begins with a view of a waterfall.) STOP.
After viewing the video, ask students: Do you remember how the mother crocodile
carried her eggs? (In her mouth.)
Next ask: Do you remember how many hatchlings she could carry at one time?
Show students the largest size plastic eggs. Ask them to place a mitten
on their hand to represent the mouth of a crocodile.
Have students guess how many eggs they could hold in their hand. Record
answers on the board.
Pass around a bin containing several large plastic eggs of the same size.
Have each child take a handful. After everyone has done this, ask students
to look around to see different ways of holding the eggs in their hands.
Ask them which method do they think holds the greatest number of eggs. Have
students count the eggs to check their original guess, and to see if any
method seemed to work best.
Next, show students the next smaller plastic eggs. This time explain to
students that you want them to estimate the number of eggs they can hold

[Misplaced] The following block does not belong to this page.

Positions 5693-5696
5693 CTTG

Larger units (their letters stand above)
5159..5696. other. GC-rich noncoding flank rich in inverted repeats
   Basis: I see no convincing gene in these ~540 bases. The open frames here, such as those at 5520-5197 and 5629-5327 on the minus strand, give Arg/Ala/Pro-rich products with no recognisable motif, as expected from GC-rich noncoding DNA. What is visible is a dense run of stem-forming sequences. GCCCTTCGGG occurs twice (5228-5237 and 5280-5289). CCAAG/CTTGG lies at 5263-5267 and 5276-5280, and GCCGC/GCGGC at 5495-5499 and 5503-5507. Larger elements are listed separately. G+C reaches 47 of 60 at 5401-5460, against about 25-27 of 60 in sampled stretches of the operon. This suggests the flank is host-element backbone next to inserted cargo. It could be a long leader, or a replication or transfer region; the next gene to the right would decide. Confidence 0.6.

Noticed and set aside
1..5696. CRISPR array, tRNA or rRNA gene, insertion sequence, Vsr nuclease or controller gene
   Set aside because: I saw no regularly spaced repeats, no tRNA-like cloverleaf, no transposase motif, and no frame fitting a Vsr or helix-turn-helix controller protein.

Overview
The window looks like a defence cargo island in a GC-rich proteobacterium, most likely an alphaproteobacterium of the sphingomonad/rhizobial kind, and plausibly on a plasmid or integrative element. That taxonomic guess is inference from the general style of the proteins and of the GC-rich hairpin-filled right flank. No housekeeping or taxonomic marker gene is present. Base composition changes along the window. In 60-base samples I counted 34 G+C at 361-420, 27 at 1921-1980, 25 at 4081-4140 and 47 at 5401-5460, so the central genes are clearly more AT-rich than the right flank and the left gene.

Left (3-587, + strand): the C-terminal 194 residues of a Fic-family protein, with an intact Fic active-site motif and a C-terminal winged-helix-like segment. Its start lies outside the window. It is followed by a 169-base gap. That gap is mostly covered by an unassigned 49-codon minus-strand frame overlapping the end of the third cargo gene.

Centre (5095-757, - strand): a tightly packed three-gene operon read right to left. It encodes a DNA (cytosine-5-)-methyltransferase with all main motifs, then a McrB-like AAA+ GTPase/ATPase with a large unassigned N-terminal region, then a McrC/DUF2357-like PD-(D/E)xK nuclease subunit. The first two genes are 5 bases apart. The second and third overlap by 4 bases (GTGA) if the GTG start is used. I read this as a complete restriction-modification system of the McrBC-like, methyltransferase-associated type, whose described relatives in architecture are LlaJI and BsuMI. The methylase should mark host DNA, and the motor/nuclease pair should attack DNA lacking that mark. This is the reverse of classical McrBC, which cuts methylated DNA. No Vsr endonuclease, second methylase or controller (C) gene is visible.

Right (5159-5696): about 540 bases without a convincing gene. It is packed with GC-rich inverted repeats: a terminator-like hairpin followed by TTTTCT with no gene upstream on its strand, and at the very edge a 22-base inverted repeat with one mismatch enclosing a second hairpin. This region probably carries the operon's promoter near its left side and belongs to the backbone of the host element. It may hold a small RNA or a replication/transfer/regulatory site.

in their hand. They should not be guessing this time. They should, through
prior knowledge, be more accurate and purposeful in choosing a quantity.
Repeat process above with the next size eggs. Ask students to count the
eggs to see if the actual number of eggs is closer to their estimated count.
Repeat process with even smaller plastic eggs, beginning with student estimates.
Discuss with students the difference between an estimate and a guess. Elicit
from the students that: an estimate is based on some information, a guess
is based on lack of prior knowledge.